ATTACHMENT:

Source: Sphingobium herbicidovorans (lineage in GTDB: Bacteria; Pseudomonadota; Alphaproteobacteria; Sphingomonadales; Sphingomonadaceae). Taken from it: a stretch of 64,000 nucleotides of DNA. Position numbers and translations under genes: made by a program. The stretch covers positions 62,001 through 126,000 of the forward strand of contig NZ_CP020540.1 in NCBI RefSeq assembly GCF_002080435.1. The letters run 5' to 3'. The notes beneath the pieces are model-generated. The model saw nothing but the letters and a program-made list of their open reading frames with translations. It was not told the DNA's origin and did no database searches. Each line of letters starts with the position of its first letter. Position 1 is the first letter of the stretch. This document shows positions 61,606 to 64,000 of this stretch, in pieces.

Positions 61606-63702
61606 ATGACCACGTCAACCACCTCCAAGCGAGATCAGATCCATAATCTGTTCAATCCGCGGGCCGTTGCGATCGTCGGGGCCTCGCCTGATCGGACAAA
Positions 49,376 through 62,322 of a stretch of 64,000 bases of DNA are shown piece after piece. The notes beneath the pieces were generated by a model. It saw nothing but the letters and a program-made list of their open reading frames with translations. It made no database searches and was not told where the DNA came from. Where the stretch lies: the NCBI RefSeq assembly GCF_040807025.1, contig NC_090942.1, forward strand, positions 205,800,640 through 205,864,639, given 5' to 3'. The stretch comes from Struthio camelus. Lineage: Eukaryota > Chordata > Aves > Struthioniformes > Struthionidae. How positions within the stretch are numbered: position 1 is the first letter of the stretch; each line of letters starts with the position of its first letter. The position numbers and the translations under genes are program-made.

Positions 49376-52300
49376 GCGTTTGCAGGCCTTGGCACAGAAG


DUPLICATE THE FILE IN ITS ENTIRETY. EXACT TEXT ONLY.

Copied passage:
Source: Sphingobium herbicidovorans (lineage in GTDB: Bacteria; Pseudomonadota; Alphaproteobacteria; Sphingomonadales; Sphingomonadaceae). Taken from it: a stretch of 64,000 nucleotides of DNA. Position numbers and translations under genes: made by a program. The stretch covers positions 62,001 through 126,000 of the forward strand of contig NZ_CP020540.1 in NCBI RefSeq assembly GCF_002080435.1. The letters run 5' to 3'. The notes beneath the pieces are model-generated. The model saw nothing but the letters and a program-made list of their open reading frames with translations. It was not told the DNA's origin and did no database searches. Each line of letters starts with the position of its first letter. Position 1 is the first letter of the stretch. This document shows positions 61,606 to 64,000 of this stretch, in pieces.

Positions 61606-63702
61606 ATGACCACGTCAACCACCTCCAAGCGAGATCAGATCCATAATCTGTTCAATCCGCGGGCCGTTGCGATCGTCGGGGCCTCGCCTGATCGGACAAA
Positions 49,376 through 62,322 of a stretch of 64,000 bases of DNA are shown piece after piece. The notes beneath the pieces were generated by a model. It saw nothing but the letters and a program-made list of their open reading frames with translations. It made no database searches and was not told where the DNA came from. Where the stretch lies: the NCBI RefSeq assembly GCF_040807025.1, contig NC_090942.1, forward strand, positions 205,800,640 through 205,864,639, given 5' to 3'. The stretch comes from Struthio camelus. Lineage: Eukaryota > Chordata > Aves > Struthioniformes > Struthionidae. How positions within the stretch are numbered: position 1 is the first letter of the stretch; each line of letters starts with the position of its first letter. The position numbers and the translations under genes are program-made.

Positions 49376-52300
49376 GCGTTTGCAGGCCTTGGCACAGAAG